Last July, Hampton University announced that its Department of Sports Management had received a $340,658 technology grant from the Department of Homeland Security to create a laboratory offering courses in Esports. “We’re looking to offer certificates in coaching esports,” said sports management professor David Hughes in an interview with USBE magazine.
This fall, Tennessee State University (TSU) News Service said the historically Black college and university (HBCU) is now a charter member of the Black Collegiate Gaming Association. According to TSU, HBCUs in the association commit to making Black esports more than an extracurricular activity by offering academic esports classes.
Dr. Robbie Melton, TSU’s associate vice president of the SMART Global Technology Innovation Center and Dean of Graduate and Professional Studies, said TSU has launched esports classes and joined esports organizations and leagues that will allow students to improve their gaming skills, as well as network with tech companies.
Collegiate StarLeague (CSL), with some 2,000 schools and 100,000 players, recently announced a partnership with the HBCU Esports Alliance (HEA) to start a 16-team HBCU esports league to begin competition in early 2021. TSU is with the HBCU eSports League, which is powered by Cxmmunity and Amazon’s Twitch. In September, Johnson C. Smith University’s Esports Club tweeted how proud it was to be a member of the HBCU Esports league powered by Twitch.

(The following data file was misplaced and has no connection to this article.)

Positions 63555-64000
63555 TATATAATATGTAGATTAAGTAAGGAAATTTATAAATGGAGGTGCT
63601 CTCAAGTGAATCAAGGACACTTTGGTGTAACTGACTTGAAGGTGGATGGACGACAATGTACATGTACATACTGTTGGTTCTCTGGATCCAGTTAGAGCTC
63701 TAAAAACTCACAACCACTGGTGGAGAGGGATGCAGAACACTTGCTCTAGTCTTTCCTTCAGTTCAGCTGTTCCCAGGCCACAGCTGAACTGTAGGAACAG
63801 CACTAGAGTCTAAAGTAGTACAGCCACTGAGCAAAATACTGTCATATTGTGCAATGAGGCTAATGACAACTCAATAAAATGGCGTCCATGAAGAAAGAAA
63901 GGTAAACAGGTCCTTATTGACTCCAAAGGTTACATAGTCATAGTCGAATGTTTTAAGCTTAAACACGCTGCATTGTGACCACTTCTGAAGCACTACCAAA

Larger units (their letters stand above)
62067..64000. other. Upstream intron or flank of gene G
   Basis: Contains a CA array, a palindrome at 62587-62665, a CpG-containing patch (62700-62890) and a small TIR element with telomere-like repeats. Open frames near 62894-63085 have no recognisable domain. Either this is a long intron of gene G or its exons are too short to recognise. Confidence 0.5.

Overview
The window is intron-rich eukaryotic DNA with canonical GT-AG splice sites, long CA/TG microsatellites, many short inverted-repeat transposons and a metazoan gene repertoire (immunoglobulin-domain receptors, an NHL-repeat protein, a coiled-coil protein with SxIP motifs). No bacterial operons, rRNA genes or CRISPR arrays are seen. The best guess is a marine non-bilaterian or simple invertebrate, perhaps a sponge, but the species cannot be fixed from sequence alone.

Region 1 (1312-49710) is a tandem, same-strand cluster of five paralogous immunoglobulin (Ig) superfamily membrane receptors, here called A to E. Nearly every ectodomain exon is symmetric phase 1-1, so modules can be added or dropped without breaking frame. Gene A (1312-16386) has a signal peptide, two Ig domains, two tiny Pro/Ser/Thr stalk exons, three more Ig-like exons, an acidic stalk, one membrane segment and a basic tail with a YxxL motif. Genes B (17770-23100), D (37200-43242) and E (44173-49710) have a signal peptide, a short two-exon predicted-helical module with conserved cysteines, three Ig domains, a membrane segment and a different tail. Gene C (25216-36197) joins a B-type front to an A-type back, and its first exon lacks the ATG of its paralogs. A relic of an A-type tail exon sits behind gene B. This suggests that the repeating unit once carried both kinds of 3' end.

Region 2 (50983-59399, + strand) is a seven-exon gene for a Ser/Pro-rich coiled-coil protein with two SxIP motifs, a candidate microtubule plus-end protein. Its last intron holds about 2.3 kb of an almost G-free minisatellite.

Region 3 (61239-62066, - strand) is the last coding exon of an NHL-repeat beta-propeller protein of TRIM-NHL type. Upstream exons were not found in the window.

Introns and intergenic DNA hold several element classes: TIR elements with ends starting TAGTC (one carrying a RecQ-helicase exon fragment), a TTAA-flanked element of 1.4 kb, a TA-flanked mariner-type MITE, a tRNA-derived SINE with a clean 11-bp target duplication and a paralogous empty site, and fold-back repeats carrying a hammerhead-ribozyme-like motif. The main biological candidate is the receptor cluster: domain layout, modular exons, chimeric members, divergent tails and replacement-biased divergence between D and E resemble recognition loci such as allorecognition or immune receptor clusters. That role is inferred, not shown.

Johnson C. Smith University’s Esports Club is proud to be a member of the HBCU Esports league powered by Twitch! #JCSUEsports #CIAAEsports pic.twitter.com/oXPP8qhd1w
— JCSUESPORTS (@jcsuesports) September 9, 2020
According to data from the International Game Developers Association, an estimated 83 percent of Black teens play video games, while 68 percent of video game creators are of European or Caucasian descent.
Dr. Melton, who teaches an online course called, The Rise of esports and gamification in higher education, said the curriculum at TSU focuses on how esports connect with traditional forms of education. She also hopes students will be motivated to consider the entrepreneurial side of esports, such as actually designing and creating games.